Functional Assessment of Transcriptional Regulation in the Methanogen, Methanosarcina acetivorans

Open Access
Reichlen, Matthew James
Graduate Program:
Biochemistry, Microbiology, and Molecular Biology
Doctor of Philosophy
Document Type:
Date of Defense:
March 24, 2010
Committee Members:
  • James Gregory Ferry, Dissertation Advisor
  • James Gregory Ferry, Committee Chair
  • Katsuhiko Murakami, Committee Chair
  • Sarah Ellen Ades, Committee Member
  • Benjamin Franklin Pugh, Committee Member
  • Philip C. Bevilacqua, Committee Member
  • Archaea
  • Transcription
  • Methanogen
  • Methanosarcina
  • acetivorans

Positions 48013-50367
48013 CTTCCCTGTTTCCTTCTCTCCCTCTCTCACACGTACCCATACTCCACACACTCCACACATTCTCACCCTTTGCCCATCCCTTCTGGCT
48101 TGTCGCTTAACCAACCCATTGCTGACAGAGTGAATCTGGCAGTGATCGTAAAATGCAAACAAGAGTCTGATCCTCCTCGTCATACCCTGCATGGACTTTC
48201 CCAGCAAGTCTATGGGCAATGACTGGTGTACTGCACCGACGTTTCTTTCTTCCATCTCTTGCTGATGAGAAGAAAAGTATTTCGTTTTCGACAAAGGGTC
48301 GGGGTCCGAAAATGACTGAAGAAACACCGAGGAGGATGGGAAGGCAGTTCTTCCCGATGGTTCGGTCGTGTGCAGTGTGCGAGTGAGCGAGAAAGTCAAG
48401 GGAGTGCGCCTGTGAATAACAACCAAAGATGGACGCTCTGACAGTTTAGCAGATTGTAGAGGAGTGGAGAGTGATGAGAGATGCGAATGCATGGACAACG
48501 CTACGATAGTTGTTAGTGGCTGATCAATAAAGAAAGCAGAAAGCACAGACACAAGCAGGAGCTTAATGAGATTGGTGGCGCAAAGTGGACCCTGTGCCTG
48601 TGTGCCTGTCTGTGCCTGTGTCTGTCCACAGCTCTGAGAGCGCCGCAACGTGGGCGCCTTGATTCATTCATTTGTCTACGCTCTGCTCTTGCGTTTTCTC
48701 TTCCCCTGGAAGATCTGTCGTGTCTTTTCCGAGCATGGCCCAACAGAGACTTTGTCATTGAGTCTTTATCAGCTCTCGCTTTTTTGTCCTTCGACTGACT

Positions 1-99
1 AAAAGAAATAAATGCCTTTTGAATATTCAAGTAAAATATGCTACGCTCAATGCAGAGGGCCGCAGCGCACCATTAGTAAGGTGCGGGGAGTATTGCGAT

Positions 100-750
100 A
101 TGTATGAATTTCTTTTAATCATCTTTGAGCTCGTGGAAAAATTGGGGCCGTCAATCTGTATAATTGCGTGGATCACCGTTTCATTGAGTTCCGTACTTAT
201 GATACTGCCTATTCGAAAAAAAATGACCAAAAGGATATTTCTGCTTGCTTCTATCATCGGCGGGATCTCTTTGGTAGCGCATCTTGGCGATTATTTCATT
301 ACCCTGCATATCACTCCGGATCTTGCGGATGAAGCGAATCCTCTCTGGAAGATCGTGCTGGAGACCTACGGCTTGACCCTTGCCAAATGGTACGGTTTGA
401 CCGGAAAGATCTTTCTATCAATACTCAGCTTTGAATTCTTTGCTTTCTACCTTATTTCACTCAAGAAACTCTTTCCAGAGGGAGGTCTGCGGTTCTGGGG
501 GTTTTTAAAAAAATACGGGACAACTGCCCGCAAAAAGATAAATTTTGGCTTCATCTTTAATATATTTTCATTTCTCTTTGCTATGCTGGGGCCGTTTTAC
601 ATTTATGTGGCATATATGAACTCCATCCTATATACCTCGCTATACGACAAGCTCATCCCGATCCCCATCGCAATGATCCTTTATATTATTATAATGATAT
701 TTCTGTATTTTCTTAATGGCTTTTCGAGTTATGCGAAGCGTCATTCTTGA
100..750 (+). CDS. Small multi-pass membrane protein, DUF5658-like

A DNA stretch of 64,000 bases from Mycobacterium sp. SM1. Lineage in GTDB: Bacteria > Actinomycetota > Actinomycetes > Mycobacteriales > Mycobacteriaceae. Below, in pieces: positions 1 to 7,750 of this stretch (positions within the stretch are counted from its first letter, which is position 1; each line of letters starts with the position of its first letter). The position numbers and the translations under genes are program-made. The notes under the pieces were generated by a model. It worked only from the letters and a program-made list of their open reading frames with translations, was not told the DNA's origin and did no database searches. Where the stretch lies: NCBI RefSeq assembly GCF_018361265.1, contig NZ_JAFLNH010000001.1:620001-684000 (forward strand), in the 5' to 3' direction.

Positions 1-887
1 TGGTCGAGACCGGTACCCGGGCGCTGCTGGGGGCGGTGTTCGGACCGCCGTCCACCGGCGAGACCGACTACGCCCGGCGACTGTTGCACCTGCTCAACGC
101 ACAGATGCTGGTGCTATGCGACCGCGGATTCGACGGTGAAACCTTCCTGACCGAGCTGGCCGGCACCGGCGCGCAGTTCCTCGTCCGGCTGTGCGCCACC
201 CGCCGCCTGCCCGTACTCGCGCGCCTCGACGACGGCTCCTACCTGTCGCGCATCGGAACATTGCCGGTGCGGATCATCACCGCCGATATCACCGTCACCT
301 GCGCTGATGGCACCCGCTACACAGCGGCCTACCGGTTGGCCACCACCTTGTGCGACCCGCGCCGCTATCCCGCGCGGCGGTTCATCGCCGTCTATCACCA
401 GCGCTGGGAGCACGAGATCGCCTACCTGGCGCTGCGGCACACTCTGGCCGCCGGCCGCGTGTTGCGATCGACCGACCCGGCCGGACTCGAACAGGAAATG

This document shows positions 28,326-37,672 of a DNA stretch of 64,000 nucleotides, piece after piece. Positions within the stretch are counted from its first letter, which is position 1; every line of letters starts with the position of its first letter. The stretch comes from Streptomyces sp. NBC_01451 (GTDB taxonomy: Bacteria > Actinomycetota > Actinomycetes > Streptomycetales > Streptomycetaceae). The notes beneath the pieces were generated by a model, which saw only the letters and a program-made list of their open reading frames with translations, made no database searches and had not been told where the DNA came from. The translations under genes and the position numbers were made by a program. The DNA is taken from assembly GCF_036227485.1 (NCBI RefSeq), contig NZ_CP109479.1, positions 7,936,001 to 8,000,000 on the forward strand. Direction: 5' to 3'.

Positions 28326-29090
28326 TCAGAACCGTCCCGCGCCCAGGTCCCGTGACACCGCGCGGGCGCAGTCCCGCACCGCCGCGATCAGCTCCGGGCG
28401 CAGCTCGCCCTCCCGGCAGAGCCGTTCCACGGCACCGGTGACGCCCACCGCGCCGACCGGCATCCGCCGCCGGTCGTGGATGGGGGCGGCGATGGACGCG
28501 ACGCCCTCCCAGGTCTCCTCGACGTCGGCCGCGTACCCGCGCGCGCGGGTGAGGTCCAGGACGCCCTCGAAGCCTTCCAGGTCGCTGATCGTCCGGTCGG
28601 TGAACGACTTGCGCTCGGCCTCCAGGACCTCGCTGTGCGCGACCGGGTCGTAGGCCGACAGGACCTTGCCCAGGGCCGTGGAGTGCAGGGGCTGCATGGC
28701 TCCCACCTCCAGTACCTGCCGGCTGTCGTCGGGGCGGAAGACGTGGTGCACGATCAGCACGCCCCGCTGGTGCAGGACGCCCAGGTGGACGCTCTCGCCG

The methanogenic archaea play an essential role in the biosphere by controlling the flux of carbon between oxic and anoxic environments. Yet much of the basic the physiology of these organisms is poorly understood. This dissertation strives to further the understanding of gene regulation in the methanogenic archaea using the model organism, Methanosarcina acetivorans. The first two chapters provide overviews of the methanogens and of the current understanding on archaeal transcription. The final four chapters describe the experimental work performed. A functional investigation of the three TATA-binding protein (TBP) homologs in M. acetivorans is described in chapter 3. TBP1 was found to function as the primary general transcription factor (GTF) and was essential for M. acetivorans growth. The minor TBPs, TBP2 and TBP3 were dispensable for growth but required for optimal fitness during culturing with acetate likely due to a role in the optimization of gene expression. Chapter 4 analyzes the transcriptional response of M. acetivorans diauxic growth with methanol and acetate. This analysis of a metabolic transition, the first of its kind for a methanogen, significantly contributed to the understanding of M. acetivorans physiology and ascribed potential biological roles to numerous previously uncharacterized or poorly characterized genes. The fifth chapter describes a functional investigation of MA3302, a member of a widespread yet uncharacterized family of euryarchaeal transcription factors. MA3302 expression was elevated during acetoclastic growth, was required for optimal growth on this substrate and was highly conserved in acetotrophic methanogens consistent with an involvement in transcriptional regulation during growth on acetate. Future investigations will seek to identify target genes for regulation by MA3302 and to overexpress, purify and characterize the recombinant MA3302 protein. Ongoing investigations addressing the roles of the three M. acetivorans TBP homologs are presented in the final chapter. Unresolved issues under investigation include assessments of why tbp1 is essential for M. acetivorans growth and of physiological consequence resulting from the simultaneous deletion of tbp2 and tbp3 and to identify DNA-binding loci for each TBP isomer on the M. acetivorans chromosome.